Estimating land use for biofuel

How do we estimate how much of the world’s land could be used for next-generation biofuels without displacing food production or forest acreage? The short answer: It's a work in progress.

With research into new energy crops advancing and more approaches to maximize existing land emerging, some are asking whether the potential for biofuels production based on current land use may be premature or underestimated.

The cattle question

Studies of global land use show that about one quarter of the earth’s land is used for grazing. In Brazil, for example, the largest use of land is for cattle production, but it is used far below its capacity.

The Brazilian government recently passed legislation that will allow the expansion of sugarcane acreage to 64 million hectares (a hectare equates to 2.47 acres) by corresponding intensification of the cattle acres.

"There are 160 million hectares of pastures and one cow about every 100 meters; they are actually lonely. Sugarcane for ethanol now occupies 4.5 million hectares. It’s possible that Brazil could produce enough ethanol to substitute for 5 to 10 percent of all gasoline used worldwide, and supply itself, without harming food production or forests,” Carlos H. de Brito Cruz scientific director of the São Paulo Research Foundation, told Allianz earlier this year.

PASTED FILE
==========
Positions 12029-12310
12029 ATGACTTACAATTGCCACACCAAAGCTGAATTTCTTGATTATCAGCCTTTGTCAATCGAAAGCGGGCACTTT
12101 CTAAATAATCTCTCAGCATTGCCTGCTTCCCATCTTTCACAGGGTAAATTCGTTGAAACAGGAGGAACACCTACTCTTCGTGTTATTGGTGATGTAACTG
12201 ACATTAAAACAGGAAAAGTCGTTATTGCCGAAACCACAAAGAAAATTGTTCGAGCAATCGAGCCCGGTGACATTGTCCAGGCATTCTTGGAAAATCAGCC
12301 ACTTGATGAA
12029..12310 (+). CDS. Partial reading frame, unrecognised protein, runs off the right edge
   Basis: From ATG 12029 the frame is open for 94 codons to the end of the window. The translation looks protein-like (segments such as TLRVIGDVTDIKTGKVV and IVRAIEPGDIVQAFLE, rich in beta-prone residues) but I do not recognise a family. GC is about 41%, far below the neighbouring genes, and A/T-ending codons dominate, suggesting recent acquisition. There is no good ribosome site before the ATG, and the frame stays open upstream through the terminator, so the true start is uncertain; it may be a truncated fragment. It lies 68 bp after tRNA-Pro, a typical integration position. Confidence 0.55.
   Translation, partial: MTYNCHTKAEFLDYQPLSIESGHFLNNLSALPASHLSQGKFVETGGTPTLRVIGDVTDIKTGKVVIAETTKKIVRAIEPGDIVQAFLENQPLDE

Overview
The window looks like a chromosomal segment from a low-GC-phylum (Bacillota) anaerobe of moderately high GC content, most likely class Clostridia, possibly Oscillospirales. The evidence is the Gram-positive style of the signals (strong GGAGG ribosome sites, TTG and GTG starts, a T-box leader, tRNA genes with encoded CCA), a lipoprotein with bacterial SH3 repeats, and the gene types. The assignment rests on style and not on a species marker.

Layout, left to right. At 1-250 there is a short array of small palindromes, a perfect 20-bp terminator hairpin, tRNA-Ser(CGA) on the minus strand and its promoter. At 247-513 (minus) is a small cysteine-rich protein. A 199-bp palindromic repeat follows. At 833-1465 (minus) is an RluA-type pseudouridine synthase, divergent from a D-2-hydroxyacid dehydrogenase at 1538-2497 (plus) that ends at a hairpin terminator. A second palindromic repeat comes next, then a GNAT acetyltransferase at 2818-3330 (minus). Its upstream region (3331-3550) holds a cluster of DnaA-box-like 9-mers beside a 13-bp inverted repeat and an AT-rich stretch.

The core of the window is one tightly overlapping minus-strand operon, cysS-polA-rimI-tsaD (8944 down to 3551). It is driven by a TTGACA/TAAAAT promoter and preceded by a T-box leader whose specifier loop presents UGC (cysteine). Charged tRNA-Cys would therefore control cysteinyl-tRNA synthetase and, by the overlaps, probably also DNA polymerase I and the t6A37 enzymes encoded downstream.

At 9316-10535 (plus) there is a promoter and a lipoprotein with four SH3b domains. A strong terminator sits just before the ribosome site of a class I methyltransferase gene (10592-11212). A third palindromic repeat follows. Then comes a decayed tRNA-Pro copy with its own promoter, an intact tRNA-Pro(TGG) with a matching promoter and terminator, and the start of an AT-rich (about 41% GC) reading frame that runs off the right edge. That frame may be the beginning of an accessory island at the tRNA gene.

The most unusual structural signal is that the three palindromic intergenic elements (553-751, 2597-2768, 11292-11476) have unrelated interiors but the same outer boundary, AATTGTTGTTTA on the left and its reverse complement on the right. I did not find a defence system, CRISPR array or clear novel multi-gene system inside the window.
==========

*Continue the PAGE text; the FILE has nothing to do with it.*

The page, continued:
Crops for food and fuel

One way to address the issue of available land may be to grow a perennial crop that produces food and biofuel feedstock. Researchers at the University of Minnesota are working on just that. With funding from the Institute on the Environment’s Initiative for Renewable Energy and the Environment, agronomist Donald Wyse and colleagues are examining the potential of intermediate wheatgrass, the long-lived perennial cousin to the staple grains wheat, rye, and barley, to become the first perennial crop where straw is used for biofuel and seed is used for grain. Wyse and team will use the funding for research to boost grain yield and define the most environmentally and economically profitable applications of the wheatgrass system.

Reserve lands get a new look in Wales a research team at Aberystwyth University is exploring the use of native grasses and “nuisance” plants such a rushes and bracken as potential energy crops on experimental parcels in that country’s National Nature Reserves.

"This research could offer a double environmental win: enhanced biodiversity and renewable energy,” said team leader Mariecia Fraser in a university press release.

The Wales research is part of a project with Germany and Estonia funded by the European Commission to explore how to make better use of grassland on protected sites and increase biodiversity by providing a sustainable way to manage the land.

In the United States, approximately 15 million hectares classified as idle land was previously under crop production and has been enrolled in the Conservation Reserve Program for environmental reasons and to support crop prices that might be diminished if those acres were returned to crop production. Research is underway to evaluate the potential for using selected reserve land to grow dedicated energy crops.


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